Rescue efforts call on dogbooties.com for help
Search and rescue efforts at the Pentagon and the World Trade Center have put a Duluth business in the national spotlight. People Magazine has joined national, state and local news organizations in recognizing the role of Arrowhead Fabric Outlet,...
Search and rescue efforts at the Pentagon and the World Trade Center have put a Duluth business in the national spotlight.
People Magazine has joined national, state and local news organizations in recognizing the role of Arrowhead Fabric Outlet, which makes the booties being worn by search dogs at both disaster sites.
Search dogs were part of the initial rescue response at both sites and continue to be used in recovering bodies. The dogs must walk through the building debris such as glass, metal, concrete and other rubble.
Foot protection for the dogs is critical, since even a small cut can put a highly trained dog out of commission. And it happened to be an area of dog care that Arrowhead specializes in.
While the company provides fabrics and related items for sewing all types of outdoor gear, it specializes in dog booties. It's a niche market largely driven by the Northland's mushing community.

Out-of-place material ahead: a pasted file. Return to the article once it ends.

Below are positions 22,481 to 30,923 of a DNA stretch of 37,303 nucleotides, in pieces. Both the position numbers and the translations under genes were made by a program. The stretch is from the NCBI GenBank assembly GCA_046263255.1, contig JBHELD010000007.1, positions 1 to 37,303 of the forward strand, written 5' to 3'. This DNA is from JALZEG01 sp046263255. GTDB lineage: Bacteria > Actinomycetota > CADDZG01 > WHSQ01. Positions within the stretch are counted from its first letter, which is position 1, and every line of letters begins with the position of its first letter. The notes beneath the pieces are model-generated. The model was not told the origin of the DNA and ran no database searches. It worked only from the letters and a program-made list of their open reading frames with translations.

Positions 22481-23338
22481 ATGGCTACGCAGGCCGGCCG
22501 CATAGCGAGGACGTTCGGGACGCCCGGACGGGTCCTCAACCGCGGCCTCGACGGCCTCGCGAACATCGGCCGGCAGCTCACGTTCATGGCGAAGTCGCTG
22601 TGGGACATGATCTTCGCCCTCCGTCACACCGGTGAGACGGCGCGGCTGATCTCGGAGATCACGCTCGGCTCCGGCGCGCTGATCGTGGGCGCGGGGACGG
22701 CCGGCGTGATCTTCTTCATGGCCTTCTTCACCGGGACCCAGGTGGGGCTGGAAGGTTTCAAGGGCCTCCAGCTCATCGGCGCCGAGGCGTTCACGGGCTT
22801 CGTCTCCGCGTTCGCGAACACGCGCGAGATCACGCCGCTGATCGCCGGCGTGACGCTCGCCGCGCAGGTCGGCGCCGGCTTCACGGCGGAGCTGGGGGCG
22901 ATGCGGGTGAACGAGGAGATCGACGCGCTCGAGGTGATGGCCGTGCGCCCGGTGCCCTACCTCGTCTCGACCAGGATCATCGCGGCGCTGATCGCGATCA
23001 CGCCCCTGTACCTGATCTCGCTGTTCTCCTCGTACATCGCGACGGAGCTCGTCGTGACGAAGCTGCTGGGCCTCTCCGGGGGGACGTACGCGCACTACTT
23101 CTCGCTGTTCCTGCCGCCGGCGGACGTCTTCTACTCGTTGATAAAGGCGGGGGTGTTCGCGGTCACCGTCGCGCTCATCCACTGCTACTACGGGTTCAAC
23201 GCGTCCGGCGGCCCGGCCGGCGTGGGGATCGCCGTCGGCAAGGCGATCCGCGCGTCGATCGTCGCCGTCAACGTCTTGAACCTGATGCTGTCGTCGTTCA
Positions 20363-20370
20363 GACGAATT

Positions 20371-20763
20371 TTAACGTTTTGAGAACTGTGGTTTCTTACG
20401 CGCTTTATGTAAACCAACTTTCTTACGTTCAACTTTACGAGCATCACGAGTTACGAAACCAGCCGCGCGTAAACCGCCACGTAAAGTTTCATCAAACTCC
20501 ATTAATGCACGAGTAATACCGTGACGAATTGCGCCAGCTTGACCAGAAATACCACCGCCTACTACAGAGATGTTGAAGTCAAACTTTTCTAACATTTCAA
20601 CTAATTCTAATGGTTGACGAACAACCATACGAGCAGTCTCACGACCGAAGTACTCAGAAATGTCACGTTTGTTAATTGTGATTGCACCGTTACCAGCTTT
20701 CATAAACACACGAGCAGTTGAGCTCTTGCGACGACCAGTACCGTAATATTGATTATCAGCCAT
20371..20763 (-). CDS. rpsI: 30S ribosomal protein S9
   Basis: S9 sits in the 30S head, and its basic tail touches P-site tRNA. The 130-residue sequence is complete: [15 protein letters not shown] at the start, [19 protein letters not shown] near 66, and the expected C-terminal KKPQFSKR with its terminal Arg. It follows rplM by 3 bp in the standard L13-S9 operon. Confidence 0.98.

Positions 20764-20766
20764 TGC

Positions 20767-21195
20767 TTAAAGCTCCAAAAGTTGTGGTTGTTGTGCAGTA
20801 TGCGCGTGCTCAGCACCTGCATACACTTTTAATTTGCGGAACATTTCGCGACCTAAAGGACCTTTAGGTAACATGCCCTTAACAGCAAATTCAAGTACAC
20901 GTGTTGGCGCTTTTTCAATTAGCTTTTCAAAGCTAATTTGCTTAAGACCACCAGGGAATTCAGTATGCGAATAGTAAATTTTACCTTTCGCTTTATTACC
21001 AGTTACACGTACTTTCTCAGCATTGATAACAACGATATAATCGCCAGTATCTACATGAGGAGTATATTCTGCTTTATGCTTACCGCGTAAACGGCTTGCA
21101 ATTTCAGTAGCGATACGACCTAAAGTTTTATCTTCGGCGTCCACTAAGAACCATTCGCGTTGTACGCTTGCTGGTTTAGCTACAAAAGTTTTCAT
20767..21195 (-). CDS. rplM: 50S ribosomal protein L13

Arrowhead has become so entrenched in that market, it operates dogbooties.com. Louise Russell, who owns the business with her husband Greg, has been involved with the John Beargrease Sled Dog Marathon as a sponsor and board member and works with a local musher.
On the afternoon of Sept. 11, she got a call from a previous customer in Chesapeake, Va. The man's company provided equipment for search personnel and dogs, and he ordered 500 booties for the mounting rescue effort.
Then the word got out that more booties were needed, she said, and it just kept going.
Soon, Arrowhead was getting calls, e-mails and faxes from all over the country and abroad. Russell adapted her proven, well-fitting sled dog design to a tough rubbery material. The result was an easy to put on bootie that will stay on a dog's paw while providing maximum protection.
A New York musher got involved to help get the booties to the rescue workers. But they were skeptical, and already had piles of donated pet quality booties that were worthless under such conditions.
So the musher showed them the Arrowhead booties and how to use them. And the demand hasn't stopped.
"It's not a high tech thing," said Russell, a former nurse. "I've sent out 2,100."
Then she got a call from the Pentagon Crash Disaster Center, which wanted booties as well.
With many people wanting to do something to help, orders and donations have been pouring in from groups and individuals ranging from $5 to $1,000.
She has set up dogbootie.com to handle donations and rescue orders, and has cut the price on those booties. A fabric company has helped out with donations of material. Republic Bank and the Greater Duluth Chamber of Commerce are also involved.
"Until I get an official word to stop, we're going to continue making them," she said. "They'll have enough to replenish the stock they use and keep some on hand."